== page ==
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New approach to barley disease shows results

Broadacre
30.08.2017
(L to R) Tom McInerney, Primaries Gnowangerup, Agronomist Glenn Nichols and Boom Spray Operator, and Brad & Wayne Tapscott, Farm Owner/Operators.
(L to R) Tom McInerney, Primaries Gnowangerup, Agronomist Glenn Nichols and Boom Spray Operator, and Brad & Wayne Tapscott, Farm Owner/Operators.

With disease pressure on barley an ongoing concern for growers in Western Australia’s south-west, growers like Wayne Tapscott are keen for new solutions.

Faced with growing leaf rust and spot type net blotch on his barley, Wayne ran a trial at his Gnowangerup property last year to evaluate different treatments.

“We were looking for options and our agronomist suggested we trial UNIFORM® on a high pressure area,” says Wayne.

“A paddock that was part of a property we bought four years ago had previously been sown with Baudin barley, a real sucker for disease. We then ran two years of Bass on it.”

“So even though it was really clean, we knew the disease pressure on that paddock would be high.”

Working with his agronomist, Tom McInerney from Primaries Gnowangerup and Synergy Consulting, Wayne ran a four-strip replicated trial comparing the performance of the Fungicide UNIFORM to Impact®.

Syngenta’s UNIFORM Fungicide can be used on both barley and wheat crops. Applied in-furrow either with fertiliser or as a liquid below the seed, on barley it has strong efficacy against barley leaf rust, net type net blotch, spot type net blotch and powdery mildew.

With treatments applied with the Flexi-N at the May sowing, the first strip was treated with Impact, the second strip was treated with UNIFORM at a half rate of 200 ml, the third a full UNIFORM rate of 400 ml, and the fourth strip was left untreated.

Wayne said the performance of UNIFORM was impressive.

“It was really interesting to see the difference in the treatments, especially as it was not a flash year for disease and the Bass had disease pretty much as soon as it came out of the ground.”

“However the strips treated with UNIFORM went really well with the crops really standing out as being healthier.”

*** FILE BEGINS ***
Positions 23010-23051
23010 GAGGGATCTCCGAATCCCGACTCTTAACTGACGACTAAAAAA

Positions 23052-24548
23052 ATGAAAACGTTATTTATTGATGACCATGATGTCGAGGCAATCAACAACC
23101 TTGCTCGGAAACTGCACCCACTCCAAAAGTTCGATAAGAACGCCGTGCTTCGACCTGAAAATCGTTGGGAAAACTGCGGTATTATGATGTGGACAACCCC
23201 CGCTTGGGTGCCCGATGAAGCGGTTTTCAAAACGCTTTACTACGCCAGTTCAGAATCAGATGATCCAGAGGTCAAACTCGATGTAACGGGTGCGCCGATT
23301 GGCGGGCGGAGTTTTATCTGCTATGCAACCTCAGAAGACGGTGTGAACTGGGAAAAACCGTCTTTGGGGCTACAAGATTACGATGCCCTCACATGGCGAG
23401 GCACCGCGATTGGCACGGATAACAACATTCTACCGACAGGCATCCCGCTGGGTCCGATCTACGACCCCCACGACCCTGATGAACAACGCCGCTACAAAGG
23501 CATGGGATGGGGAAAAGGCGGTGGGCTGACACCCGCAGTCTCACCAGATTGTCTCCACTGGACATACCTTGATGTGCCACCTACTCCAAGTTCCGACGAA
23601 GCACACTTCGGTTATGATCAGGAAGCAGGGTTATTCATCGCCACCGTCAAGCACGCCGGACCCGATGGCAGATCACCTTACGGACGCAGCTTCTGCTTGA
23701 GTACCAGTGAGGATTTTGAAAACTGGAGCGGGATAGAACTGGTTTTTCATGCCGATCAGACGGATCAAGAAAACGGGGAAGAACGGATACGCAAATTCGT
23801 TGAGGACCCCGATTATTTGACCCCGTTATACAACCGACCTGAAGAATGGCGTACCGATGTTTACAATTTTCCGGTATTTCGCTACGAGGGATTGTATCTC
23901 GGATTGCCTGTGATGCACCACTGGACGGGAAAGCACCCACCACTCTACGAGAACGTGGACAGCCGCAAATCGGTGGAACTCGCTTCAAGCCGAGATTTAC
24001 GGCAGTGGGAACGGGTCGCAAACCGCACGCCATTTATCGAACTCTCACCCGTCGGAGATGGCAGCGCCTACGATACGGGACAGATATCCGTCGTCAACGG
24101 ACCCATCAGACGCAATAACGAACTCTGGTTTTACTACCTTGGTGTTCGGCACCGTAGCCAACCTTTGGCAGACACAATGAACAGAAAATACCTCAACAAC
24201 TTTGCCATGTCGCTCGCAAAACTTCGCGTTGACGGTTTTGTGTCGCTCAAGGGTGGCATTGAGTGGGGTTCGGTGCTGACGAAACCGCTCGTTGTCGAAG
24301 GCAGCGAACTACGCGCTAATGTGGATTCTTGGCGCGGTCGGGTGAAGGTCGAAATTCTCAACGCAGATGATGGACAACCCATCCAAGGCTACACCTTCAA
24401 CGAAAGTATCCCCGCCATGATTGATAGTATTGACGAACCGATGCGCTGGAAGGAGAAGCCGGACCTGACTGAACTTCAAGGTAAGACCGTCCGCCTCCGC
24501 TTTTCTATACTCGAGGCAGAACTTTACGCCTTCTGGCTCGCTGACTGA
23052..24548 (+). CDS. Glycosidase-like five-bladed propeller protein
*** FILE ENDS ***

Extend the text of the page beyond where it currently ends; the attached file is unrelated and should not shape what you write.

“What was also interesting was the biggest benefit came from the half rate of UNIFORM. The untreated strip went 2.4 tonnes and the Impact strip about the same but both the 200 ml & 400 ml rates of UNIFORM gave a similar yield benefit.”

Tom McInerney says the success of UNIFORM at the 200 ml rate showed the benefits to growers in terms of yield and cost.

“It showed UNIFORM is streaks ahead of Impact, which a lot of growers have typically used to treat disease. At the 200 ml rate, UNIFORM works out only another $12-13 a hectare, which just increases its cost effectiveness, particularly when you consider the yield improvement,” says Tom.

“It could make a big difference for growers when they want to run barley-on-barley, when that disease pressure really kicks in.

Wayne, who also ran a successful wheat-on-wheat UNIFORM trial, again with strong results, although this time in favour of the stronger 400 ml rate, is this year applying UNIFORM across all his barley.

“We’re putting UNIFORM in front of all the Bass this year, not just the barley-on-barley,” commented Wayne.

“We’ll also run a second trial on around 100 hectares of wheat to see if last year’s results were just a fluke.”

“So far UNIFORM is a really strong fit for us.”

Agronomist, Tom McInerney, says barley leaf rust and spot type net blotch are having a strong impact on barley yields, especially on the more disease prone cereal-on-cereal paddocks.

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